As has been stated before, SignServer was never vulnerable to CVE-2021-44228 nor the subsequent findings due to the fact that SignServer handles logging through JBoss EAP/WildFly, merely facilitated by the Log4j API. Log4j version 1 has been included in the source mainly as a building block and not used in the main deployment, and is only ever directly referenced from the CLI, but will hence still trip automatic vulnerability scanners. As we understand that some of our customers need to comply with auditors and other regulatory authorities, we have decided to accelerate the planned upgrade of Log4j to the latest release in order to dissolve any questions about SignServer being vulnerable. 

Security Enhancements

Third-party Apache Santuario Library Upgrade (CVE-2021-40690)

Versions of Apache Santuario - XML Security for Java prior to 2.2.3 and 2.1.7 are vulnerable to an issue where the "secureValidation" property is not passed correctly when creating a KeyInfo from a KeyInfoReference element. This allows an attacker to abuse an XPath Transform to extract any local .xml files in a RetrievalMethod element.

SignServer incorporates the Apache Santuario - XML Security for Java as a third-party library and may be affected if configured to provide XML or XAdES validators.

As of this SignServer release, the Apache Santuario - XML Security for Java library is updated to version 2.1.7, which includes a fix for CVE-2021-40690. We rate the issue as having a severity level medium, as there is no known exposure if XML or XAdES validators are not configured in SignServer. In addition, an attacker would need to be authorized to use configured workers if any. After upgrading SignServer, your installation is no longer affected by this security issue.

Cross-site Scripting Issue in Admin Web (CVE-2022-26494)

During our testing with a new combination of test data and request sequence in the SignServer Admin Web interface, a cross-site scripting issue was found. By setting up a new worker where JavaScript code is used in the worker name followed by a Generate CSR request, the script in the worker name will be executed in the generate CSR step. This issue has been fixed in SignServer 5.8.1 and similar issues in other parts of Admin Web were also fixed.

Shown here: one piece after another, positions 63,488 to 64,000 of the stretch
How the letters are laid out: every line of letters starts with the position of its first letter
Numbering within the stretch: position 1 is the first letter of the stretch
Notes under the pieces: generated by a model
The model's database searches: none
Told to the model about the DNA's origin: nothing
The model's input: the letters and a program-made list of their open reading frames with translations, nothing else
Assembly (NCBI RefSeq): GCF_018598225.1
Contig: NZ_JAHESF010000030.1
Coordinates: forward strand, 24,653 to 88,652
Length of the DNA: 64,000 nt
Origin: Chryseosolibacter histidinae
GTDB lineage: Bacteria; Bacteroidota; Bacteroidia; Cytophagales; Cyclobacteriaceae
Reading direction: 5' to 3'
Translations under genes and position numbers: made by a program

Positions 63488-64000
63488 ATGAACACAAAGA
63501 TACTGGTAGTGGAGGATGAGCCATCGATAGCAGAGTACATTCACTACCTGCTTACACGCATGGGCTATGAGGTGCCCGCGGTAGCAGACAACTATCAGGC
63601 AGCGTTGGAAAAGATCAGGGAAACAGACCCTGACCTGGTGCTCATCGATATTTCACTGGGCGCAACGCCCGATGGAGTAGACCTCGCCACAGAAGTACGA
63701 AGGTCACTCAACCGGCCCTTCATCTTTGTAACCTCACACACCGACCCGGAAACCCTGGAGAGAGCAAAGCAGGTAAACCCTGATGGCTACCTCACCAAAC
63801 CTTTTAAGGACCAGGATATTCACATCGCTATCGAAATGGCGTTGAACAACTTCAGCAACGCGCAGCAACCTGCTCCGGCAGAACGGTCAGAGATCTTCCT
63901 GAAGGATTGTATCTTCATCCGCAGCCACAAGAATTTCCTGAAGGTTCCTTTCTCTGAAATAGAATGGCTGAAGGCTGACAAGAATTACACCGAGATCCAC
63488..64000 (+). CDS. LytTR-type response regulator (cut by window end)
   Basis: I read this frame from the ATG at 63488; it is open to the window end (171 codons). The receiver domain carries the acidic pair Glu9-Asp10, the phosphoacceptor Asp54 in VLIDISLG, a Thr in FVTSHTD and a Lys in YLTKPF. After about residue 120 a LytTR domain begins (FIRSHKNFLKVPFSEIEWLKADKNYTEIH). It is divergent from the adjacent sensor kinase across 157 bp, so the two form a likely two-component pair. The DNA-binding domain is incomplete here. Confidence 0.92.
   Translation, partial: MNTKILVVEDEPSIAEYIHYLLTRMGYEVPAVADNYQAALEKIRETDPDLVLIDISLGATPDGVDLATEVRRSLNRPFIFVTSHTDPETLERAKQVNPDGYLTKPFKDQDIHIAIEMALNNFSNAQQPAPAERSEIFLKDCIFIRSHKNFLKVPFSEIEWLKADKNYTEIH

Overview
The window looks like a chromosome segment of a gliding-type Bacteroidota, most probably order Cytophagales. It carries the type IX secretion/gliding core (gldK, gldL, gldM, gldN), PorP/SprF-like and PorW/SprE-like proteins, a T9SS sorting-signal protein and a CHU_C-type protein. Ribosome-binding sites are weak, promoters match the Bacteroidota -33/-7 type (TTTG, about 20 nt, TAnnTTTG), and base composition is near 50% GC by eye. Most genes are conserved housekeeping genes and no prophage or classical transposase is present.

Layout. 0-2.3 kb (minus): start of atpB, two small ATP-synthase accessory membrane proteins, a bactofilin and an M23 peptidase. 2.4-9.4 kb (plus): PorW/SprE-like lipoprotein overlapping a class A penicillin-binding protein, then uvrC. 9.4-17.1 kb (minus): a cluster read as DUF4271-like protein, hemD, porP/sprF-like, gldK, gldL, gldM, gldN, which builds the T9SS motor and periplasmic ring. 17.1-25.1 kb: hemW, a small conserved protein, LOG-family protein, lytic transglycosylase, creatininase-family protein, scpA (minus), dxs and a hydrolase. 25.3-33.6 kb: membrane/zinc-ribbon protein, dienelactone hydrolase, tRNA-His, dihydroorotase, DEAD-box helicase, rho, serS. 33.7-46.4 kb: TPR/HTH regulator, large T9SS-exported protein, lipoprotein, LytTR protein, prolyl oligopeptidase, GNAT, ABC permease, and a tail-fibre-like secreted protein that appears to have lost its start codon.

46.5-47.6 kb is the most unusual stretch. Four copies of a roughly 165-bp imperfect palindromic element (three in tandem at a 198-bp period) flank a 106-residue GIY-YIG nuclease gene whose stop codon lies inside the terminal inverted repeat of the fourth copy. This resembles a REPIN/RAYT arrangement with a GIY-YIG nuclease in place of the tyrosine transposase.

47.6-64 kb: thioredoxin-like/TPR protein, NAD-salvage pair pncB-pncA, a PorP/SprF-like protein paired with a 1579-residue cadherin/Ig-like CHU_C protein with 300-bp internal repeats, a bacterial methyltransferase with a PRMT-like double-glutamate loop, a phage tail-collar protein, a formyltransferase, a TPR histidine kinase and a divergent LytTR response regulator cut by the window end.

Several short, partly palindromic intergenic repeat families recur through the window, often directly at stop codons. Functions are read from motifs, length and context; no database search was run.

We rate the issue as having a severity level low, as only an authorized SignServer administrator could perform an attack. Any update of worker names configured in SignServer will be logged in the audit log. This issue has been reported in CVE-2022-26494.


Deprecation of Java SE 8 as Runtime Environment

The recommended Java runtime environment for SignServer is Java SE 11. Java SE 8 is still supported but associated with certain limitations. Customers using Java SE 8 are advised to plan for upgrading to Java SE 11. With Java SE 17 being the next Long Term Support version for Java expected to become available later this year we plan to support Java 11 and Java 17 in the next major version of SignServer.

Downloads and Resources

As of this release, SignServer Community releases will follow the release schedule for the Enterprise Edition, including all major and feature releases.

To download the latest version of SignServer Community, you can choose from several options:

  • SignServer Community is available for download from GitHub.

  • SignServer Community Container is available for download from Docker Hub.

  • SignServer Community is available for download from SourceForge.

For download links, documentation, and contact information, see For upgrade instructions, see Upgrade SignServer.

Want to learn more about our open-source software? Get in touch over at SignServer Discussions on GitHub, a collective space where you can share feedback and contribute ideas to future releases. We would love to hear from you.

Keyfactor Community

In the Keyfactor Community, developers, engineers, and security teams can get hands-on with Keyfactor's open-source PKI and signing software, share ideas with peers, and learn from industry experts. Find out more and sign up for the Keyfactor Community Newsletter at